WW1 Victoria Cross hero Fred Potts statue unveiled
A statue of a solider who won the Victoria Cross for bravery in World War One has been unveiled for his family.
The Trooper Potts VC Trust raised the £150,000 for a memorial to Fred Potts, who was recognised for rescuing a comrade during the Gallipoli campaign.
His family went to Liverpool, from home in Reading, to view Tom Murphy's sculpture before it is cast in bronze.
Granddaughter Anne Ames said: "I never knew my grandfather, but Tom has brought him to life."
She called the statue "extraordinary".
It will be officially unveiled in the town's Abbey Quarter in October.
Mr Murphy said it was a "very detailed" sculpture, with the inclusion of story-telling items such as the biscuits from Reading biscuit makers Huntley & Palmers and the water bottle that "Fred went looking for while they were coming back" because they were running out.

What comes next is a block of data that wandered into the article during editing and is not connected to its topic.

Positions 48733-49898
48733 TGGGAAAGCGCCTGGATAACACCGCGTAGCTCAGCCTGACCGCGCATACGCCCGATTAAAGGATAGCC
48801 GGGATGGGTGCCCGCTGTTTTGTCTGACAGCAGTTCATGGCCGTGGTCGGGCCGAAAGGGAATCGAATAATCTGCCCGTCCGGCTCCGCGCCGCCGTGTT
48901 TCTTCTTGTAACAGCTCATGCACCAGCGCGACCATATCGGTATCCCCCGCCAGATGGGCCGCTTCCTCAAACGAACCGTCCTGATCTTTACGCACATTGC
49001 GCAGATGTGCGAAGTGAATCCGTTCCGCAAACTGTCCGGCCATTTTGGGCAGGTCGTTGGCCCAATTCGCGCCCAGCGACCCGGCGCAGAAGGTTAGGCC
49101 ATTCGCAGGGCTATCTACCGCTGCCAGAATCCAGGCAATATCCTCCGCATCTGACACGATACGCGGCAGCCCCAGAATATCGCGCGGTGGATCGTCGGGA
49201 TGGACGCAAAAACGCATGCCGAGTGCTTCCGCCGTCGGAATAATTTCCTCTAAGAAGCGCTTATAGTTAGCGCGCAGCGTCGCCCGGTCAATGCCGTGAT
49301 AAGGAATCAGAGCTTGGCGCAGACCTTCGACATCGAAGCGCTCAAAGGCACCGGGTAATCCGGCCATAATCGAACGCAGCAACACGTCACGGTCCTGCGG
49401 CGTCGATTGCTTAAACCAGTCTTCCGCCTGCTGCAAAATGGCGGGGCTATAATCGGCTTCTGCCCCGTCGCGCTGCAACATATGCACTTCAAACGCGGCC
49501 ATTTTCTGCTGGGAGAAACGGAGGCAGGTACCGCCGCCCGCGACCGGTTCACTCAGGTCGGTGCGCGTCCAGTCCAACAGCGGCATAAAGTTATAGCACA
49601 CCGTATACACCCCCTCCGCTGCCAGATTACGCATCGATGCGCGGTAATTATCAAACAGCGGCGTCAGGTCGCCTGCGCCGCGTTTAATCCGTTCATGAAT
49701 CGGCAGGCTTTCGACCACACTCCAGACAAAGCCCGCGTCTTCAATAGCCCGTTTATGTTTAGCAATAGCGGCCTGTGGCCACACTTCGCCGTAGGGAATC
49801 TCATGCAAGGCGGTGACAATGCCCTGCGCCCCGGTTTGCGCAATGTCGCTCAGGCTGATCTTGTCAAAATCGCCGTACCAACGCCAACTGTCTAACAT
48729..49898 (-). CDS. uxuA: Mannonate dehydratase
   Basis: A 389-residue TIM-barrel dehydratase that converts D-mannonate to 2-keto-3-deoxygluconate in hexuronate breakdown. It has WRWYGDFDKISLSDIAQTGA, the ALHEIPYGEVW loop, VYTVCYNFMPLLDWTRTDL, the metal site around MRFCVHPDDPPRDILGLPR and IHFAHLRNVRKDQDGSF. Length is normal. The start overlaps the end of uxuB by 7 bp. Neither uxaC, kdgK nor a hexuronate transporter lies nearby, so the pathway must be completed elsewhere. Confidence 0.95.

Trust chairman Richard Bennett said the statue "has been a long time coming", from an idea in 2009 to a major fund-raising campaign that led to the life-sized sculpture six years later.
"It really looks terrific," he said.
Fred Potts and Arthur Andrews were injured during the Gallipoli campaign in August 1915, and hid below the Turkish trenches for two days.
Eventually Trooper Potts, who had been shot in the thigh, used a shovel as a sledge to drag badly-injured Trooper Andrews to safety.
The memorial will include a bronze roll of honour board, listing the 400 members of the Berkshire Yeomanry who lost their lives during the 20th Century.
The great-nephews of Arthur Andrews - Philip and Robin Andrews - have donated £10,000 towards the cost.